I received this comment, and I think it has a lot of good points and good questions. I'm going to repost it here, and respond. I know that many of my friends have gotten rid of Santa and just have St. Nicholas visit their home during the holiday season. I would love for you too to respond and share how you make Catholic culture jive with the rest of culture - I think it's important that we not ruin other kids' Christmases filled with Santa, elves, and reindeer!
How do you deal with the culture, the friends, the strangers, preschool, asking your child what they want from Santa? have you been a good girl for Santa? is Santa coming to your house?
When they are in school are you going to tell them that there is not a Santa from the North Pole? Is it okay that they tell their friends that? I have not told my 3 year old anything about Santa, but she knows from others. We talk about Jesus' birthday, but it almost confuses me how to fit in the birth of Christ, St. Nicholas, and Santa?? How am I suppose to explain it all to a 3 year old.
I hate the idea of making a big deal of Santa, but I also feel like I can't escape it??
What are your recommendations?
What we do is explain that other people call St. Nicholas "Santa Claus". When L sees pictures of Santa she calls him St. Nicholas. Also, we tell her that he lives in Heaven with Jesus. That hasn't been challenged yet, but I guess we'll just tell her that some people think the North Pole is Heaven, but we call it Heaven.
I don't have a problem correcting L's understanding of St. Nicholas. Ex: "Some people think St. Nicholas lives with elves, but really he lives with angels, Mary and Jesus." My hope is that when my children talk with Santa-believing kids they will say the same types of things. "At our house, we call Santa St. Nicholas." It will take training, of course, but I think it's important not to mess up the traditions other families are doing, while teaching my children to be little apologists. Then if little Sally goes home and asks her mommy about Santa's real name it's up to that mom to do whatever damage control she wants - just like I have to do damage control. But when kids still believe in Santa/St. Nick (just different variations) there is little damage control to do.
If a grandma tells L that Santa left some gifts at grandma's house for her, I instantly say something like, "Oh L, wasnt' that nice of St. Nicholas?!" I don't want to "ruin" everyone else's fun - because Santa IS fun - but I do want to slightly edit it so it can fit into what is important to our family. And usually, grandma will then refer to Santa as St. Nick when around my kids.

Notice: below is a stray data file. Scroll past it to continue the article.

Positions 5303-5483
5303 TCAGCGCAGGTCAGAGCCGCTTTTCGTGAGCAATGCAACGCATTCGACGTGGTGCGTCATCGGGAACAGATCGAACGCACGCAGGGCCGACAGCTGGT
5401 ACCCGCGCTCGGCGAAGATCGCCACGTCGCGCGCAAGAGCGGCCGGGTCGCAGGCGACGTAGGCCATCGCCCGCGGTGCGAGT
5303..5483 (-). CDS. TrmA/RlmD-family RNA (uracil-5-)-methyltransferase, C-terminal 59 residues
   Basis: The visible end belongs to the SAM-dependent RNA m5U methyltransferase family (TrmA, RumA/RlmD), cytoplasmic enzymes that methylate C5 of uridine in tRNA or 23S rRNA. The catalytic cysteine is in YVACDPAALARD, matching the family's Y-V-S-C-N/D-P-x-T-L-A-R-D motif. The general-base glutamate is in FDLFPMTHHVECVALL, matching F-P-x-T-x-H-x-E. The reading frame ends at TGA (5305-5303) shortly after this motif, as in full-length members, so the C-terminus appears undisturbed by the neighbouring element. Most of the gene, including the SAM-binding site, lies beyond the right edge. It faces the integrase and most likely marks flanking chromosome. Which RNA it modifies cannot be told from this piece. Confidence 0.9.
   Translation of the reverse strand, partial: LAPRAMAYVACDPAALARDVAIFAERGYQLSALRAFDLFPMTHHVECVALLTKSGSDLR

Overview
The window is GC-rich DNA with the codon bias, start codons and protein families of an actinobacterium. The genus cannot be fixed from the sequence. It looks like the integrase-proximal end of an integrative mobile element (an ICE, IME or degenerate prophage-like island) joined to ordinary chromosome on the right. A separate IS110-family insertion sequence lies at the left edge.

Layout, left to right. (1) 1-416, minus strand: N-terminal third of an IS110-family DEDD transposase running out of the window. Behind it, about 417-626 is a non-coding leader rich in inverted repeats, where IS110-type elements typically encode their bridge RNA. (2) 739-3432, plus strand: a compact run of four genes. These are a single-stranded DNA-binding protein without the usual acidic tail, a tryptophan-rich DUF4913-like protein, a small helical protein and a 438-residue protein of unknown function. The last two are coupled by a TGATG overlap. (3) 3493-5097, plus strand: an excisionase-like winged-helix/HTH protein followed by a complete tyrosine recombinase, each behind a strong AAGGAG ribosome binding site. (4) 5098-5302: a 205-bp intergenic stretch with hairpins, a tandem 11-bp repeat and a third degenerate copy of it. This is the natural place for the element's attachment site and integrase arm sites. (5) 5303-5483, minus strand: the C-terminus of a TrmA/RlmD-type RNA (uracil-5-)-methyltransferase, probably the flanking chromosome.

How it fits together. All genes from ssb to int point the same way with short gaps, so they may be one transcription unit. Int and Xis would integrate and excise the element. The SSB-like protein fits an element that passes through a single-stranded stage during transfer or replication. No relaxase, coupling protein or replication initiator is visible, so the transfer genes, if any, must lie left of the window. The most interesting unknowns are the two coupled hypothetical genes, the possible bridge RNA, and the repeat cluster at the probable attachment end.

For people who don't know my family (store clerks, nurses, etc) I say things like, "We celebrate Advent before we celebrate Christmas." or "St. Nicholas fills our stockings for his feast day on December 6th." A nurse recently told my kids that the vent was a camera that Santa watches to make sure kids are good. I said St. Nicholas watches us from Heaven so he knows how he should pray for us.
About this comment: "We talk about Jesus' birthday, but it almost confuses me how to fit in the birth of Christ, St. Nicholas, and Santa." This is the very reason I took Santa/St. Nick away from Christmas completely. I didn't know how to do it, either! And by consolidating Santa and St. Nick - well that made things a lot easier. Now, I'm slowly easing my way into all this, but I do hope that through the years we can spend equal amounts of time talking about St. Nick, the Immaculate Conception, Juan Diego, Our Lady of Guadalupe, St. Lucy - all saints with feast days during Advent. My hope is that will make St. Nick just one of many saints who help us get ready for celebrating Christmas, minimizing his role in our household even more. I mean, as great as St. Nicholas was and is, his rightful place is waaaaay behind Jesus - and I think St. Nick would be the first to agree to that.
All of this can be hard, and I know I don't do it perfectly. In fact, we have a loooong way to go.
I would love to hear how other people work with St. Nicholas to keep Christ the center of Christmas. How do you address the issues the commenter mentioned?